Gene Woodling Autographs, Memorabilia & Collectibles

Born: August 16, 1922 in Akron, Ohio
Died: June 2, 2001 in Barberton, Ohio
Player Career
Bat: Left Throw: Right Height: 5' 9.5" Weight: 195
First Game: September 23, 1943 ; Final Game: September 16, 1962
Awards and Achievements
Named Minor League Player of the Year by The Sporting News (1948)
Biography | show moreshow less
Gene Woodling
This article was written by Jim Sargent and is presented in part, courtesy of the Society for American Baseball Research
By the time he retired from the National League's New York Mets after the 1962 season, Eugene Richard "Gene" Woodling had accumulated a number of honors, including batting over .300 five times in his seventeen seasons. Although averaging .284 lifetime, he was best known as a dangerous hitter with runners in scoring position during the late innings. Most importantly, Woodling helped the New York Yankees win five straight World Series from 1949 through 1953. During those fall classics, the left-handed hitter averaged an impressive .318. His 27 postseason hits included five doubles, two triples, and three home runs.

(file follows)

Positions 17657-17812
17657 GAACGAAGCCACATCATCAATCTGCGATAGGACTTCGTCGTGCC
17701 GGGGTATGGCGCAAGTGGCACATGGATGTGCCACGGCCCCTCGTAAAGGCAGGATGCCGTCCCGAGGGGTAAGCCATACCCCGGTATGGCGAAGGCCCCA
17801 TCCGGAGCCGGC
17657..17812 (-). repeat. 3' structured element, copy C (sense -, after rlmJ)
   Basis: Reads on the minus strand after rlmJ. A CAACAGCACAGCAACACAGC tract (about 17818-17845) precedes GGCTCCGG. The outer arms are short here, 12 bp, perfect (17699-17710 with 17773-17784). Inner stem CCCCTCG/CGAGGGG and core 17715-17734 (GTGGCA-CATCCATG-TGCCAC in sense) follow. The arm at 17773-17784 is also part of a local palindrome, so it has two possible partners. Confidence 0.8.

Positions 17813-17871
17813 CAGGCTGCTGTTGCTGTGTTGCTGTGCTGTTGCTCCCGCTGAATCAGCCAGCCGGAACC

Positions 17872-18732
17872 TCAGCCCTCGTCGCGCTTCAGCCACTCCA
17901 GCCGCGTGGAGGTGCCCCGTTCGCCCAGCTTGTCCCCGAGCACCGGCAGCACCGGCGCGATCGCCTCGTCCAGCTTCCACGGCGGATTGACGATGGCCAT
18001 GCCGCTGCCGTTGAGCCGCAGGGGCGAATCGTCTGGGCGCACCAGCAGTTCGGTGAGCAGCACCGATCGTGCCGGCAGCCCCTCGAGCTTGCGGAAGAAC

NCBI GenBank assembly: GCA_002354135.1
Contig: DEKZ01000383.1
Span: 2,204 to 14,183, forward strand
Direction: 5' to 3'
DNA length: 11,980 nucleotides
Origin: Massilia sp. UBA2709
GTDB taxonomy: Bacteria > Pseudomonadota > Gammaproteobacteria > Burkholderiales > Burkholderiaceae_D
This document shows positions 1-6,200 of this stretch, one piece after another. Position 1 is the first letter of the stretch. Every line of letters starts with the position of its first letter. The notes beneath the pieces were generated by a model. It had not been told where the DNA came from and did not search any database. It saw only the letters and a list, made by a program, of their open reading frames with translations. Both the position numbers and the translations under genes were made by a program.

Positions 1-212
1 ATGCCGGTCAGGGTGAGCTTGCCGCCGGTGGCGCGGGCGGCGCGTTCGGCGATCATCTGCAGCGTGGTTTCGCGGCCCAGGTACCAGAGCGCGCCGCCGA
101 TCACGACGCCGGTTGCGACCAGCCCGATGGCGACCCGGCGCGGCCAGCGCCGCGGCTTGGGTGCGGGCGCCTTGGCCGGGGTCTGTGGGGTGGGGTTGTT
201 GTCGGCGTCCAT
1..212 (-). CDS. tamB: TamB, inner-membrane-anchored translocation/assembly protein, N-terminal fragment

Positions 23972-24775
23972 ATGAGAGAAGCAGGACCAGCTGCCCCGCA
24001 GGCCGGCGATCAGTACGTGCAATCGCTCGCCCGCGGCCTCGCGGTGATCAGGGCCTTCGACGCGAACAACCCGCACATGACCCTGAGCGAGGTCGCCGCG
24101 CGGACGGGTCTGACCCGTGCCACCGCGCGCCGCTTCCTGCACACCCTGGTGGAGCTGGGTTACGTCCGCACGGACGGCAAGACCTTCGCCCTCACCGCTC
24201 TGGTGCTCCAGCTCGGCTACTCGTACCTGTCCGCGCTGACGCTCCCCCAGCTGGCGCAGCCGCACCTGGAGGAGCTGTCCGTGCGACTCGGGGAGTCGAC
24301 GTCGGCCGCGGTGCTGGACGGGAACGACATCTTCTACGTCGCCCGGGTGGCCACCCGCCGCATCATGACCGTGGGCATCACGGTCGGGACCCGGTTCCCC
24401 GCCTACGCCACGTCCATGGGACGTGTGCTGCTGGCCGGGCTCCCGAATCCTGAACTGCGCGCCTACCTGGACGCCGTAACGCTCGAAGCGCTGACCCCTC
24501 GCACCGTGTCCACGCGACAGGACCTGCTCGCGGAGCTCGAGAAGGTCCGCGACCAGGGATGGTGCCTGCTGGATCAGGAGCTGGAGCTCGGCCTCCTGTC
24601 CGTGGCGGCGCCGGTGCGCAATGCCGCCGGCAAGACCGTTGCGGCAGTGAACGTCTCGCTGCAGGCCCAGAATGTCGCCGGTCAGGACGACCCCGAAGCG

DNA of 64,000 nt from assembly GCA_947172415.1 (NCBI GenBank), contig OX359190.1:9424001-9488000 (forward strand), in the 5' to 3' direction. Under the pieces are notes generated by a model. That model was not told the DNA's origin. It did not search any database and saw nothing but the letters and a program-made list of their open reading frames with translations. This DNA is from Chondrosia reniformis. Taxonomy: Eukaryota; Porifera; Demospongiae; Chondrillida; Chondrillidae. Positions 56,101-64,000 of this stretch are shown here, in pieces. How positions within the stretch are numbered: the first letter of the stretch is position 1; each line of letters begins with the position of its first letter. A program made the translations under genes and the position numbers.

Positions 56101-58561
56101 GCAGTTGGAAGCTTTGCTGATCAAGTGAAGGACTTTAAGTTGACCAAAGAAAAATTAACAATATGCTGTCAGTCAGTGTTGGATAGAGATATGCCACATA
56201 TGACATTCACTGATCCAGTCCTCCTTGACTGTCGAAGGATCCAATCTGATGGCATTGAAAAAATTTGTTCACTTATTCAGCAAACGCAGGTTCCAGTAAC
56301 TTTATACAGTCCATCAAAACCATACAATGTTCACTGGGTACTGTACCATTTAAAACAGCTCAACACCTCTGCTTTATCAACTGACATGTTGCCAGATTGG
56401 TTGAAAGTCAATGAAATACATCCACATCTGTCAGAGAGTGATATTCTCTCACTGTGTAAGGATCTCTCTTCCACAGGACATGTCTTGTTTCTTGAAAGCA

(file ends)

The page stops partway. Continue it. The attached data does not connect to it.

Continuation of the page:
A native of Akron, Ohio, the youngest son of Harvey and Alvada Woodling was surrounded by Ohio's football-rich tradition. Gene played football and basketball in high school, but he came from a family known for good swimmers. His older brother "Red" won a national title while swimming for Ohio State University. Gene believed training to be a first-class swimmer and being a tough competitor helped him make the big leagues. During his senior year, East High's swimming coach also became the baseball coach, so Gene was persuaded to try the diamond. In the Midwest, few schools played as many as twenty games in the often-chilly spring weather. Still, Cleveland scout Bill Bradley saw enough of Woodling to sign him.

A tough clutch hitter, Woodling made the major leagues to stay only after leading four different minor leagues in hitting. He began his professional career in 1940 at Mansfield of the Ohio State League. The "recruit" (as rookies were often called) led the Class D circuit with a .398 mark and made the All-Star team. He continued to shine in 1941. At Flint of the Class C Michigan State League, he paced the hitters with a .394 mark. But the next year at Class A Wilkes-Barre of the Eastern League, Gene broke his ankle sliding into home plate. The injury ended his season after 39 games, when he was averaging just .192. Returning to the Barons in 1943, he led his third league with a .344 mark. During a stint with Cleveland in late 1943, he batted .320 in eight games.

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